The first step in creating a new directory is to navigate to the directory that you would like to be the parent directory to this new directory. Then, use the command
mkdir, followed by the name you would like to give the new directory (e.g.
For example, you can create new directory under
assignments. Then, you can navigate into the new directory called
assignments, and print the current working directory to check the new path.
$ cd documents $ mkdir assignments $ cd assignments $ pwd /users/jpalomino/documents/assignments
Use ‘cd ~’ to return to your home directory.
$ cd ~ $ pwd /users/jpalomino
Machine Readable Directory Names Are Important
As you create new directories, consider the names carefully.
- Use names that clearly describe what the directory contains.
- Don’t use spaces in your names. Instead of spaces, you can use
_to separate words within the name.
In the image below, compare the list of file names on the LEFT to those on the right. Which ones are easier to quickly understand?
Windows Users: note that the names of your existing directories often begin with upper case letters. When creating new directories, use lower case to follow the lessons more easily and for best results from future programming tasks.
Print a List of All Files and Sub-directories (
To see a list of all files and sub-directories within your current working directory, use the command
$ pwd /users/jpalomino $ ls documents downloads
For example, you can change your current working directory to
documents and print a new list of all files and sub-directories to see our newly created
assignments directory by using the
$ cd documents $ ls assignments
You can also create a new directory under
homeworks, and then list the contents of the
assignments directory to see the newly created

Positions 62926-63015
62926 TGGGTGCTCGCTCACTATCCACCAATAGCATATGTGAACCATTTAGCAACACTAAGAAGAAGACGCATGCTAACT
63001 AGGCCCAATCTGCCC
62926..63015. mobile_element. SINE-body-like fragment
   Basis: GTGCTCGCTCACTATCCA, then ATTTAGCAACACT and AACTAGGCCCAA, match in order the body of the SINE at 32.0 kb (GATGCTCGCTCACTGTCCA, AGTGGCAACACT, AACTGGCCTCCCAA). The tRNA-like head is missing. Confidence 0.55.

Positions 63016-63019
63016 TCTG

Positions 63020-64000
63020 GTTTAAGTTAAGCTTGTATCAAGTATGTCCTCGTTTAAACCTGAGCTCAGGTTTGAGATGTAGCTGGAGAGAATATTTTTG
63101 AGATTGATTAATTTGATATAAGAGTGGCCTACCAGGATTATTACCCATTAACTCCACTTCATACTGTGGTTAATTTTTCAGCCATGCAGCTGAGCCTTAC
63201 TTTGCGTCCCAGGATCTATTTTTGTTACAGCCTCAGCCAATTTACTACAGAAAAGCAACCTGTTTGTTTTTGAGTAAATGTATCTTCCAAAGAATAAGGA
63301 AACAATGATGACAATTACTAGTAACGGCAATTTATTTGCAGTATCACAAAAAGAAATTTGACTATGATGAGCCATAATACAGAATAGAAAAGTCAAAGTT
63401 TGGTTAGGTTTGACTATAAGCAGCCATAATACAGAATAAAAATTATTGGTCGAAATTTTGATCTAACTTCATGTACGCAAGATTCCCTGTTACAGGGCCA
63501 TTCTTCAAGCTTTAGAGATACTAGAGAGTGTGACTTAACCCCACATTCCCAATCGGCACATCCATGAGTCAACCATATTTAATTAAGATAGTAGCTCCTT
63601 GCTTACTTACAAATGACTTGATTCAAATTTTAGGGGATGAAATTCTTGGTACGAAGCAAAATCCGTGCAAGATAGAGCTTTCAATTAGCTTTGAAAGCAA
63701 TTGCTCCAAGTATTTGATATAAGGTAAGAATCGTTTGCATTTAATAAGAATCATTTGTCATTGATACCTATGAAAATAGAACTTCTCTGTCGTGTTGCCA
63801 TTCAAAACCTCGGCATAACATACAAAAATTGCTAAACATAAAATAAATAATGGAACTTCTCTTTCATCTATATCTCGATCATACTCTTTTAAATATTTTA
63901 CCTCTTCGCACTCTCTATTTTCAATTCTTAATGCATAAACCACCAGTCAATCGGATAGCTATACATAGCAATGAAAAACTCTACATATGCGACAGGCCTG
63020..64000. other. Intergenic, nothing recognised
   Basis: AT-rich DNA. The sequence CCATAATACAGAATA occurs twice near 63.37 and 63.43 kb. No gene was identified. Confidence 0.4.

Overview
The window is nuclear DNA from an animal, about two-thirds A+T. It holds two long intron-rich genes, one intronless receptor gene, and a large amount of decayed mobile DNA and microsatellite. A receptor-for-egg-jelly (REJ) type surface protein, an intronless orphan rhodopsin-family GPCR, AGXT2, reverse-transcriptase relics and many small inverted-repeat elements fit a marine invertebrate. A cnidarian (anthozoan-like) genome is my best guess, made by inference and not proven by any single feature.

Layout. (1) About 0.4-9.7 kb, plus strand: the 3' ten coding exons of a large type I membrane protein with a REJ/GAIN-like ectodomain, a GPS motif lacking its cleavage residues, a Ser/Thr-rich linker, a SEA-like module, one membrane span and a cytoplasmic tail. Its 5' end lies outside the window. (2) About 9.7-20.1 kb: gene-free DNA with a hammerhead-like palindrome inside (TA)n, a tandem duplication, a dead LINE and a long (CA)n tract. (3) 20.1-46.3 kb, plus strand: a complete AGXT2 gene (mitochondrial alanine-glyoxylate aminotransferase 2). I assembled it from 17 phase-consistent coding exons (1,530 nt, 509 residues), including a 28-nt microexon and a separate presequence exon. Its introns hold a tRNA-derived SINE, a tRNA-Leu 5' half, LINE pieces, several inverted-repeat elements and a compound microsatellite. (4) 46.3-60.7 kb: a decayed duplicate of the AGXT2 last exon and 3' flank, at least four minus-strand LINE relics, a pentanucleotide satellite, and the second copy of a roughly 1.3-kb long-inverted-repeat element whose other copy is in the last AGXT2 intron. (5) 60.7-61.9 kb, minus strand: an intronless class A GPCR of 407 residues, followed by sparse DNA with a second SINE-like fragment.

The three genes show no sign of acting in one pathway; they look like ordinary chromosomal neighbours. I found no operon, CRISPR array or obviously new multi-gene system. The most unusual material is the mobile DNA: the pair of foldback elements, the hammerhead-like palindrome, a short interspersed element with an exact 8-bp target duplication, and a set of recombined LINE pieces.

$ cd assignments $ mkdir homeworks $ ls homeworks
Delete a Directory (
To delete (i.e. remove) a directory and all the sub-directories and files that it contains, navigate to its parent directory and use the command
rm -r, followed by the name of the directory you want to delete (e.g.
rm -r directoryname).
For example, you can delete the
assignments directory under the
documents directory because it does not meet the requirement of a good name for a directory.
$ cd ~ $ cd documents $ pwd /users/jpalomino/documents $ ls assignments $ rm -r assignments
rm stands for remove, while the
-r is necessary to tell Bash that it needs to recurse or repeat the command) through a list of all files and sub-directory within the parent directory. This means that the newly created
homeworks directory under
assignments will also be removed.
Close the Terminal
You can close the terminal at any time by typing the command
exit and hitting
For now, leave the
Terminal open, so you can complete the rest of this lesson.
Bash skills to:
Create a new directory called
earth-analytics-bootcampin your home directory (hint:
earth-analytics-bootcamphas been successfully created in your home directory (hint:
Change the directory to
earth-analytics-bootcampand create a new directory called
datahas been successfully created in